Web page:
There are many signs of depression, and different patterns in sleep can be one of them. However, analyzing sleep patterns as a sign of depression can be a bit confusing since symptoms are different from case to case. Still, most people who experience depression also have problems with sleep. Here's what to know about the link between sleep and depression:
What is depression?
Depression is a clinical term for those who have extreme feelings of disappointment, sadness, or hopelessness. For many people, depression comes in waves and is tied to specific situations or thoughts. People with clinical depression often have these feelings or waves for long periods of time. This can make it difficult to live life normally.
Sleep changes are actually one of the leading signs of depression. However, the changes in sleep will differ from person to person. For example, some people will oversleep when they're depressed, while others will have trouble resting. It is important to keep the person's normal sleep habits in mind when comparing their current sleep situation.
Lack of sleep
If you think that you or someone else is struggling with depression, it is important to pay attention to sleep. Sleep has a huge impact on our health and ability to function, meaning that sleep is highly important and shouldn’t be ignored. In the case that you or the other person are experiencing insomnia or having trouble sleeping due to depression, it is important to find ways to sleep more. If you sleep poorly while depressed, it is likely that your depression will worsen.
To sleep better, you can try taking melatonin supplements, putting away your devices two hours before going to bed, or using different sleep devices. If you are still having trouble sleeping, talk to a health care professional for medication or other stronger recommendations. You should talk to your healthcare provider before making any dramatic changes.
Too much sleep
Even though you want to sleep while you are depressed, you don't want to sleep too much either, or else you could miss out on friends, family, and life. With this in mind, it is a really delicate balance for how much one should sleep when depressed. If you want to try to sleep less while depressed, you can try to create a rigid routine to adhere to. This includes times for waking up and going to sleep, showering, and socializing. Creating a routine can help you get up in the morning, even when you don't feel like it.
A lot of experts agree that creating a routine helps those who suffer from depression in many ways, not just when it comes to getting the right amount of sleep. A routine allows daily consistency and something to reward yourself for.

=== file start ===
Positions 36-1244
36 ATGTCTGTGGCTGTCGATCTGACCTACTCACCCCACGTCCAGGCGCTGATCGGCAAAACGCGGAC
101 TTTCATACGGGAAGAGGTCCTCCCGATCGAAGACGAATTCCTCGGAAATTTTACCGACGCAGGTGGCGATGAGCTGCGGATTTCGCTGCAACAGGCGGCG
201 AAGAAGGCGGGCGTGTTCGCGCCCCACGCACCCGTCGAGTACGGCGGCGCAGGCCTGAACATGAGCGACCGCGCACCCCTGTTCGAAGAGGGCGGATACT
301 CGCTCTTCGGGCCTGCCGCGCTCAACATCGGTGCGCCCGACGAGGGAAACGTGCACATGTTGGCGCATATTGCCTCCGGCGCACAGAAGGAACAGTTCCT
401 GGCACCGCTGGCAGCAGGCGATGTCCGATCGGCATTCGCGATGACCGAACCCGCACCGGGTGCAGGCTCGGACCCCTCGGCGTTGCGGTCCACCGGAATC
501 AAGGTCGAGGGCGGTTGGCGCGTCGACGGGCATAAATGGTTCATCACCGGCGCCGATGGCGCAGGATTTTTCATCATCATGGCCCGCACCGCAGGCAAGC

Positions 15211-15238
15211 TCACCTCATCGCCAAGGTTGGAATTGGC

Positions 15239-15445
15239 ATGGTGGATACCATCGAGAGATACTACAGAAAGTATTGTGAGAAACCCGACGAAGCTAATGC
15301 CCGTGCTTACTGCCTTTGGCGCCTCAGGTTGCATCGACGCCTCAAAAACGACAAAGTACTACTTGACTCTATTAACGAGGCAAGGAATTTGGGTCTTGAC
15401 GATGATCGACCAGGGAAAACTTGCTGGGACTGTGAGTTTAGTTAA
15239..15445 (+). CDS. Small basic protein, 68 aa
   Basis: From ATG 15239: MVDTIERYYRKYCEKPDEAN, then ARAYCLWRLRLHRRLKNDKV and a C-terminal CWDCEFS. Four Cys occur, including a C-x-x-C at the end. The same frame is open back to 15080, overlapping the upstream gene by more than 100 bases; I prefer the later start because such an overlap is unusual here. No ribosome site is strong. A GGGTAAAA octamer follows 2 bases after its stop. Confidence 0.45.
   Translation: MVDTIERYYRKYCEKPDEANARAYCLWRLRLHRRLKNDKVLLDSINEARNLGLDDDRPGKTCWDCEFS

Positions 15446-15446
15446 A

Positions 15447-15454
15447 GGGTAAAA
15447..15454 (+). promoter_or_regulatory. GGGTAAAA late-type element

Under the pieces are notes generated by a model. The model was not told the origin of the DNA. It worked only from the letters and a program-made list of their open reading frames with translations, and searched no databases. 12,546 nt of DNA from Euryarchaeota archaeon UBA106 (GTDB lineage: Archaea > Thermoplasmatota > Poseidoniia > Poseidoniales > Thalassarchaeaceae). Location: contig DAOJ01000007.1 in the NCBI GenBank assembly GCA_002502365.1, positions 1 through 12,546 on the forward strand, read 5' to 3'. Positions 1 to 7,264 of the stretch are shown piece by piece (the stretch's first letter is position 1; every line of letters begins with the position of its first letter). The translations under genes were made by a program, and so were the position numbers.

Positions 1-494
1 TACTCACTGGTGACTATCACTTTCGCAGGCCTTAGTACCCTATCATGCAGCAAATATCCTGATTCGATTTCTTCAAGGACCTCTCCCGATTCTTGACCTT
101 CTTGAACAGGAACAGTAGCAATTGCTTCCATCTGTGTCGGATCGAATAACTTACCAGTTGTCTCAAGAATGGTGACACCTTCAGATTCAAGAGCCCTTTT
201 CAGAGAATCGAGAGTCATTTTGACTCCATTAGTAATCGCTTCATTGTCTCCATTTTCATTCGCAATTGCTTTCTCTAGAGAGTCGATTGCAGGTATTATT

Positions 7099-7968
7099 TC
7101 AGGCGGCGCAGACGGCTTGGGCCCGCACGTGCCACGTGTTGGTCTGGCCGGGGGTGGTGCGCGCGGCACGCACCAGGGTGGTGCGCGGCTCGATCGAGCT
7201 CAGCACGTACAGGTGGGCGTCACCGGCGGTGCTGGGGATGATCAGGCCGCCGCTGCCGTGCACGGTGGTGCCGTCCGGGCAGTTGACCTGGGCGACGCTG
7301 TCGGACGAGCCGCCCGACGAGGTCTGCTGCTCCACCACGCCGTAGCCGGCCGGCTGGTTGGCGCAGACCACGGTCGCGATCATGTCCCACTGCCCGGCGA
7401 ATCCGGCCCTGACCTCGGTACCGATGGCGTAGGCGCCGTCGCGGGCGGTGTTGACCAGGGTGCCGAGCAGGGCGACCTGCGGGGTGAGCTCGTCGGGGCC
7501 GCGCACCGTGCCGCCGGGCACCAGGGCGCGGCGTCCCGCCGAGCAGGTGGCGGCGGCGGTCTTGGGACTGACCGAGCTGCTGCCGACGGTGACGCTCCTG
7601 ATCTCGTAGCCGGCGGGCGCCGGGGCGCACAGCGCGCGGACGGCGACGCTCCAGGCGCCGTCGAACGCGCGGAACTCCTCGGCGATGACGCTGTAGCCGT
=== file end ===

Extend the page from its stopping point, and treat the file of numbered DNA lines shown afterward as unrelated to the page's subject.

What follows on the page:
CBT: What It is and How to Treat It
Defined by Psychology Today, cognitive behavioral therapy (CBT) is a form of psychotherapy that treats problems and boosts happiness by modifying dysfunctional emotions, behaviors, and thoughts resting on the idea that thoughts and perceptions influence behavior.
CBT can help control or eliminate negative thoughts or worries caused by insomnia. With the practice of good sleep habits and avoiding patterned behaviors, certain techniques can be valuable in treating insomnia. Common practices helpful with CBT can be found online.
Reaffirming statements alone can positively alter your cognitive behavior like starting a sleep journal to write down your immediate thoughts.
A sleep study may be the best route to link sleepiness. Though the type of sleep study varies by a patient’s symptoms, healthcare providers will monitor your sleep either in a lab or at your home using portable home sleep apnea testing equipment.
Completing a sleep study can also enhance your quality of life from anxiety which already is most likely taking away a full night’s rest.
If you live in Alaska and are ready to take back your sleep, contact The Alaska Sleep Clinic and receive a free 10-minute phone consultation with a sleep educator who can help you determine if a sleep study is right for you.
Alaska Sleep Clinic is the only sleep lab in Alaska with a licensed clinical psychologist who specializes in sleep disorders, Dr. Angie Randazzo.
Dr. Angie has 25 years of experience treating all types of sleep disorders, including insomnia, delayed sleep phase, sleep apnea, shift work and daytime fatigue/sleepiness, using behavioral techniques.
The link between depression and sleep is quite strong. Changes in one’s sleep cycle, whether that be sleeping too little or too much, are common signs of depression. In either case, getting a healthy sleep routine can be a way to start putting your mental health first.